For years, I didn’t know “jack” about Jack J. Jackman, except that there is a building with this unusual name on Jerome Avenue. So I did a little archival research…and this is what I found.
Jacob Jackman was born in 1892 in New York and raised on the Lower East Side. According to his obituary in the New York Times, as a young man, he was active in the newly invented sport of basketball and a vaudeville actor who performed at the Hippodrome Theater in Midtown.
I’m not sure if Jackman was born with his alliterative name. My guess is that his parents were immigrants from Eastern Europe and that they called him something like Yankel Yosef in Yiddish or Jacob Joseph, in English. Perhaps Jack and his brother James J. Jackman changed their names to advance in show business.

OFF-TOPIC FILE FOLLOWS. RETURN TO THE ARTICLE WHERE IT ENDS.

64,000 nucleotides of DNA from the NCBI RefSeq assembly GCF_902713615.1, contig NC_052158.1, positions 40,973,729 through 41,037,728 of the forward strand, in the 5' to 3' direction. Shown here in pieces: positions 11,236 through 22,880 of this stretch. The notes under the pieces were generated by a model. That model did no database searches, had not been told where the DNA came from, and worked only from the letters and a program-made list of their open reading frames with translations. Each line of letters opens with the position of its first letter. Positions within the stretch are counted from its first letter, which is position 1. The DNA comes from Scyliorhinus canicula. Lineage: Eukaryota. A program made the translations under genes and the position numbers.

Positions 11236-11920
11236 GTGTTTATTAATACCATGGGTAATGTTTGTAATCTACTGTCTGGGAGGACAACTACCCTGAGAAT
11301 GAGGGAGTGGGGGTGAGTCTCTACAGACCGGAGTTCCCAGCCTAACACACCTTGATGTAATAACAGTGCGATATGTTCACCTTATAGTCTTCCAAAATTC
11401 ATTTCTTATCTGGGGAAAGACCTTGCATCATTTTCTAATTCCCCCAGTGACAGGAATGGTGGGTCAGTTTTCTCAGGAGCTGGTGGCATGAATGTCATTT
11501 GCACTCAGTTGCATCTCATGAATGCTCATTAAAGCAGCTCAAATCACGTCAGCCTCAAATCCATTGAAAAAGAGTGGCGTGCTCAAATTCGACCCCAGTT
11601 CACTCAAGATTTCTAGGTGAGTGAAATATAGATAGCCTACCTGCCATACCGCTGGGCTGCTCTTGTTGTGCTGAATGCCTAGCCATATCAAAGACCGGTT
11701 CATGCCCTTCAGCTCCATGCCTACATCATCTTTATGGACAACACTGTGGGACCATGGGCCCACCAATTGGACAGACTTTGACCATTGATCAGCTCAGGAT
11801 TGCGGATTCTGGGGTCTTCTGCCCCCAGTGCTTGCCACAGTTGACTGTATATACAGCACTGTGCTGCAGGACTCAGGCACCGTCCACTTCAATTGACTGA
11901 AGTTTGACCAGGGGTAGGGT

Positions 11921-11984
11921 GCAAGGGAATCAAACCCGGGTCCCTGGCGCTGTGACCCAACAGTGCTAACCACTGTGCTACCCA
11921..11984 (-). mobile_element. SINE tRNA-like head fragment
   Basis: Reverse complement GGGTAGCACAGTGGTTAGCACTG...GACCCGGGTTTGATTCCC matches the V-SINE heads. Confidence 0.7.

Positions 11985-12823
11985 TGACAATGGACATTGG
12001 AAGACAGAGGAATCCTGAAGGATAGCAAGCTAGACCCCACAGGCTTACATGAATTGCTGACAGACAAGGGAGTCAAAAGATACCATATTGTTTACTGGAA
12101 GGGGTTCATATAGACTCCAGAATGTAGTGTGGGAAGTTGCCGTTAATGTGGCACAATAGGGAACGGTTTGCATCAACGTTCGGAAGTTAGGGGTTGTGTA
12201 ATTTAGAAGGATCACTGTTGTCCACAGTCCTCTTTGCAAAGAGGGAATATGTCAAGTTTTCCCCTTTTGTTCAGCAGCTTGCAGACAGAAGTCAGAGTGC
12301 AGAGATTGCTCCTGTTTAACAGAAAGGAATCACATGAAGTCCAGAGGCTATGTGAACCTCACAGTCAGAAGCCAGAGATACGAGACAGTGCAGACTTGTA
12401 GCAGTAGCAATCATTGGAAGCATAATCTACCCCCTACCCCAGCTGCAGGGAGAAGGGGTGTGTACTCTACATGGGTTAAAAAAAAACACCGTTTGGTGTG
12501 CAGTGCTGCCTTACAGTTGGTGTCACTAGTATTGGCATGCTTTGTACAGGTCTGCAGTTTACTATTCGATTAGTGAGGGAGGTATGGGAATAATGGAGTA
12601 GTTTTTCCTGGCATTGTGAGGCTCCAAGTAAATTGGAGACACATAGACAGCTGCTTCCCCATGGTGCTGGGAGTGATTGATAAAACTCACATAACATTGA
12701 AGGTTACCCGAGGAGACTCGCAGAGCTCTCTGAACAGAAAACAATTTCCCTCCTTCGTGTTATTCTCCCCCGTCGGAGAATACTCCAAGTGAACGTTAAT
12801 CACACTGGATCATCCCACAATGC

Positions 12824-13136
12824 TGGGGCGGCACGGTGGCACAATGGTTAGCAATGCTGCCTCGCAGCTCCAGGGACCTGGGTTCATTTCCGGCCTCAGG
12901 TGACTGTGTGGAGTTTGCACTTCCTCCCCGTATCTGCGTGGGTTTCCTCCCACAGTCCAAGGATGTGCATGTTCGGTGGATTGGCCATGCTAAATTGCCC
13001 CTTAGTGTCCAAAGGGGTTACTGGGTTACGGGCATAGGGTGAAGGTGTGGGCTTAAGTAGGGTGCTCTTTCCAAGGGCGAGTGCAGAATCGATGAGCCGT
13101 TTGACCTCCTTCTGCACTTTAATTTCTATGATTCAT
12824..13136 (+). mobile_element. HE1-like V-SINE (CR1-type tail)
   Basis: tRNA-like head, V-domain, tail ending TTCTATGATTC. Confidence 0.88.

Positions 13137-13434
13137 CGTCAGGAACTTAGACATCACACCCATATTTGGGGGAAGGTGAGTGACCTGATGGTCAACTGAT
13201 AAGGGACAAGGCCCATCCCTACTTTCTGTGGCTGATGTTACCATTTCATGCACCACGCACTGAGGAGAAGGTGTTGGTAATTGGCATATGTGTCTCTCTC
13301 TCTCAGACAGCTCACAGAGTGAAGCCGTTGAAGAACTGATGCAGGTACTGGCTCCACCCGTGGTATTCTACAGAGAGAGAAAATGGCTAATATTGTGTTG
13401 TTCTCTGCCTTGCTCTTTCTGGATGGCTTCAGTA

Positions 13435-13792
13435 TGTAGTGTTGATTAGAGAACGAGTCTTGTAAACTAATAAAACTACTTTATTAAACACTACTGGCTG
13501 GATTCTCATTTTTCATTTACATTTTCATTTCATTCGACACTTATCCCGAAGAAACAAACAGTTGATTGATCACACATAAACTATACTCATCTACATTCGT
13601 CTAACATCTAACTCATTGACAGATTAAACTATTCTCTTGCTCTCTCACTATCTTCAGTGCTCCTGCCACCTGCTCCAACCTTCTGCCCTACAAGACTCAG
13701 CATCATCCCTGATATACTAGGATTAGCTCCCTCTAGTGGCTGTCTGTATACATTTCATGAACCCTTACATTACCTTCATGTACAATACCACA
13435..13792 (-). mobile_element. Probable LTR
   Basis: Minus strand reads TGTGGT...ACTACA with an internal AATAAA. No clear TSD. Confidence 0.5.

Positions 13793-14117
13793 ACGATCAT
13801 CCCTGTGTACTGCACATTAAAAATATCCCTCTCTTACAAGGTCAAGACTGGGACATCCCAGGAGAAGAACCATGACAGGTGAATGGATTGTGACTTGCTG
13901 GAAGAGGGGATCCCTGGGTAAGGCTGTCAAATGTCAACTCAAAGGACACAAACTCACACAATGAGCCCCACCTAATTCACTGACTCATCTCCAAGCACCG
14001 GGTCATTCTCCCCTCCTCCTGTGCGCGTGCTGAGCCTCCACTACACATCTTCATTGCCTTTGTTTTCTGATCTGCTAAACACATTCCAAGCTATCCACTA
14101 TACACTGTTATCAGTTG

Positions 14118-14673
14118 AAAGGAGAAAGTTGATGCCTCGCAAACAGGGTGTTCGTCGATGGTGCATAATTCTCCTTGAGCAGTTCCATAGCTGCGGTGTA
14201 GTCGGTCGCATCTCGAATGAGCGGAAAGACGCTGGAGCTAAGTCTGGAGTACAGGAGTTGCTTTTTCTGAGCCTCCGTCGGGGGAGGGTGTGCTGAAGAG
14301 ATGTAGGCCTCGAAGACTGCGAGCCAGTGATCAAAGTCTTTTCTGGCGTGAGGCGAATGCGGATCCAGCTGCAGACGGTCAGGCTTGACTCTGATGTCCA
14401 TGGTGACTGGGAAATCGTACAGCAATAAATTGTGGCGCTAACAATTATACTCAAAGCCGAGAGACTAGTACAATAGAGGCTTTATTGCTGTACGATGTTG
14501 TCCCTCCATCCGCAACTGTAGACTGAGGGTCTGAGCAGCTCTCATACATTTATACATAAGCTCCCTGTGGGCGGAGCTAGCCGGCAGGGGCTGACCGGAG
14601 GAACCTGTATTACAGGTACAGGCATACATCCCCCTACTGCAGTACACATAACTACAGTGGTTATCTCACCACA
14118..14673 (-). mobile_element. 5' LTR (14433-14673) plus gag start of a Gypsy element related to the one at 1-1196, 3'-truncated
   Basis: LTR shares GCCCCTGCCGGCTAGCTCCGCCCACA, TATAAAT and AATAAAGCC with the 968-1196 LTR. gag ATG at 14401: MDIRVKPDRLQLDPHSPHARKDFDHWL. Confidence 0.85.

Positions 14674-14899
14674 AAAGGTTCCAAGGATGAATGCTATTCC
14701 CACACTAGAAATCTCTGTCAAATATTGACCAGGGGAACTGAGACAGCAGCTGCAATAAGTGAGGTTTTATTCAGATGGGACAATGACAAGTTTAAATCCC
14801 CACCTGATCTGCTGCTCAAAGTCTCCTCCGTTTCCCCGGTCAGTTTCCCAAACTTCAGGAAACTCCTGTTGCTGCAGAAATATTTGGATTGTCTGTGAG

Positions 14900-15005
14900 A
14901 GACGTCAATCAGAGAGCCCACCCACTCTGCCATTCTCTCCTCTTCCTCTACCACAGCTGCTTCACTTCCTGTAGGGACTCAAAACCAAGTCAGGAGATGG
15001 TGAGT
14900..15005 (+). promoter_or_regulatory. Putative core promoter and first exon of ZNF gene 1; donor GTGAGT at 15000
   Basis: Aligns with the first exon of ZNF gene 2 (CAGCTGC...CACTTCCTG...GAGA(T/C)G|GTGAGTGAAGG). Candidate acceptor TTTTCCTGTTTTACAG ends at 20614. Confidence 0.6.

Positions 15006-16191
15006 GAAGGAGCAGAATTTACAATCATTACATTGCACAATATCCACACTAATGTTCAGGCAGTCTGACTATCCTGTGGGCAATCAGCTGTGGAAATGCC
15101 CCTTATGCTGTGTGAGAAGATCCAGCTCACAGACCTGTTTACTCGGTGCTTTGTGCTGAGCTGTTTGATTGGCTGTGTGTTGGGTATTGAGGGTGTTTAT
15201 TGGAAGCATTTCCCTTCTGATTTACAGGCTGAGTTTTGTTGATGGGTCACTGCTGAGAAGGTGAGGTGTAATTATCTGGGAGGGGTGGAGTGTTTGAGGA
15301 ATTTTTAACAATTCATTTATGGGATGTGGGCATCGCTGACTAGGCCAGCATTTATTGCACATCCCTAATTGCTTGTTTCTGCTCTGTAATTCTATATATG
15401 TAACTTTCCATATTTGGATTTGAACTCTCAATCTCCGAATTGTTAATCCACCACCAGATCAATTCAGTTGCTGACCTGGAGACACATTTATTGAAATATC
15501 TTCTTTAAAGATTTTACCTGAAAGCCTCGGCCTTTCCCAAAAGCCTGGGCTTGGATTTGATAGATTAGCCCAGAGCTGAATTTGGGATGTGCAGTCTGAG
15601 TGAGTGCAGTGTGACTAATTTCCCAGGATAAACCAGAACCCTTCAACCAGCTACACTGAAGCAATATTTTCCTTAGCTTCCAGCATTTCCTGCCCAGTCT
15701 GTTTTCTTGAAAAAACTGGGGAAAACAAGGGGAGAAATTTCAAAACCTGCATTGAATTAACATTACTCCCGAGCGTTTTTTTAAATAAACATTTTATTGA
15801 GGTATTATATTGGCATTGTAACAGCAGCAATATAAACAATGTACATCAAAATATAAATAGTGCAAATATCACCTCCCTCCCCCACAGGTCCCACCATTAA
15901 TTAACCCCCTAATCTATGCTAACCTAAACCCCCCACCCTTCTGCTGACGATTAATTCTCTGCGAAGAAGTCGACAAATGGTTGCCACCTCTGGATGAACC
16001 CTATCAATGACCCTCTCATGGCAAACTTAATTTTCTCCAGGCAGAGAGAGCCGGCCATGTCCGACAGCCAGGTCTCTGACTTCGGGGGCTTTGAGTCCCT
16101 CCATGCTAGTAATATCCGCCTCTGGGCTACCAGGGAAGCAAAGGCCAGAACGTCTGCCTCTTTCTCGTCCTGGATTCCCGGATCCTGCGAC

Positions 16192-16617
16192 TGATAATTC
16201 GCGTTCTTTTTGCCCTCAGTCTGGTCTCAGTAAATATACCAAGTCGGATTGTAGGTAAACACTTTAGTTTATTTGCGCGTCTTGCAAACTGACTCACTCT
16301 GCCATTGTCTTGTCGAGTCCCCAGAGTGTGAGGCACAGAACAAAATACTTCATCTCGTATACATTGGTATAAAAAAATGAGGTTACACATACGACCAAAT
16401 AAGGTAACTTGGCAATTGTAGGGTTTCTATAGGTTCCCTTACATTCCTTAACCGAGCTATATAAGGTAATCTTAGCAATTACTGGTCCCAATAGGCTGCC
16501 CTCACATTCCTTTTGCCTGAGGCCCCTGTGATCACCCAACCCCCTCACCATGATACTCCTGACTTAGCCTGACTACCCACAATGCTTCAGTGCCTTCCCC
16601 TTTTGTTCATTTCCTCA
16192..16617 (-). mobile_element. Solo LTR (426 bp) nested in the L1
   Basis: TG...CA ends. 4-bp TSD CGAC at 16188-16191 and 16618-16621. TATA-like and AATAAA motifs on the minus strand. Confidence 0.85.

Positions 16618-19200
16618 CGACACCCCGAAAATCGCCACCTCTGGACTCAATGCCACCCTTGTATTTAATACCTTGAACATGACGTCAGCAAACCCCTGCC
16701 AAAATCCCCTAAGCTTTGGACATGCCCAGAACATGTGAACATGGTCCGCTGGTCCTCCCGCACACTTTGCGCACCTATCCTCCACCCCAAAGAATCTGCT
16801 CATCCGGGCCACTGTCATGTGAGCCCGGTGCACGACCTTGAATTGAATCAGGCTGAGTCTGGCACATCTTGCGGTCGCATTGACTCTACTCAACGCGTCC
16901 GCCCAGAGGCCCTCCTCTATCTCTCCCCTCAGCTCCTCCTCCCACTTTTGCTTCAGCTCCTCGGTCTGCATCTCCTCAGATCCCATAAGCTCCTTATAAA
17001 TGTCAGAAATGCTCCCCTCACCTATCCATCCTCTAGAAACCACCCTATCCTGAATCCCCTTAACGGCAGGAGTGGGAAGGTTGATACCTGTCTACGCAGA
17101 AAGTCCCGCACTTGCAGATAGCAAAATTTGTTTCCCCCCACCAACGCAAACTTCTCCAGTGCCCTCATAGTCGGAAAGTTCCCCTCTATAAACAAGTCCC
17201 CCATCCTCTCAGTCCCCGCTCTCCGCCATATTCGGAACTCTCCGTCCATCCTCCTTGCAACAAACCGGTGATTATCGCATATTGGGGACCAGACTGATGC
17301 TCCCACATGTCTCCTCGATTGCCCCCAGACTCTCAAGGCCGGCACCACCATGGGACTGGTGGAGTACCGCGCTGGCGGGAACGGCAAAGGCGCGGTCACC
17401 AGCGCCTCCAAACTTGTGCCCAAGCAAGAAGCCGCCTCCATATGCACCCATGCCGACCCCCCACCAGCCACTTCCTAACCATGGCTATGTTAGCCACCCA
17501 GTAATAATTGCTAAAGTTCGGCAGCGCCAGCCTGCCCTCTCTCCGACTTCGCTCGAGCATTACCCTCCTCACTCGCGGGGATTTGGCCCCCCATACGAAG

A taxi driver who owned his own cab, Jackman was active in union politics and founded the League of Mutual Taxi Owners in 1933. Competition for cab licenses was fierce during the Depression. In the course of the city’s attempt to regulate cabs, mayoral candidate Fiorello Laguardia appealed for the support of cab drivers. When elected, the union led by Jackman convinced the mayor to limit the number of cabs licensed in New York. (Sound familiar?)
After Jackman’s death from a heart attack in 1954, the Jackman building, which probably was an office for cab drivers, must have been renamed in his honor. It has been the site of the Mount Oliver Temple Church since the nineties.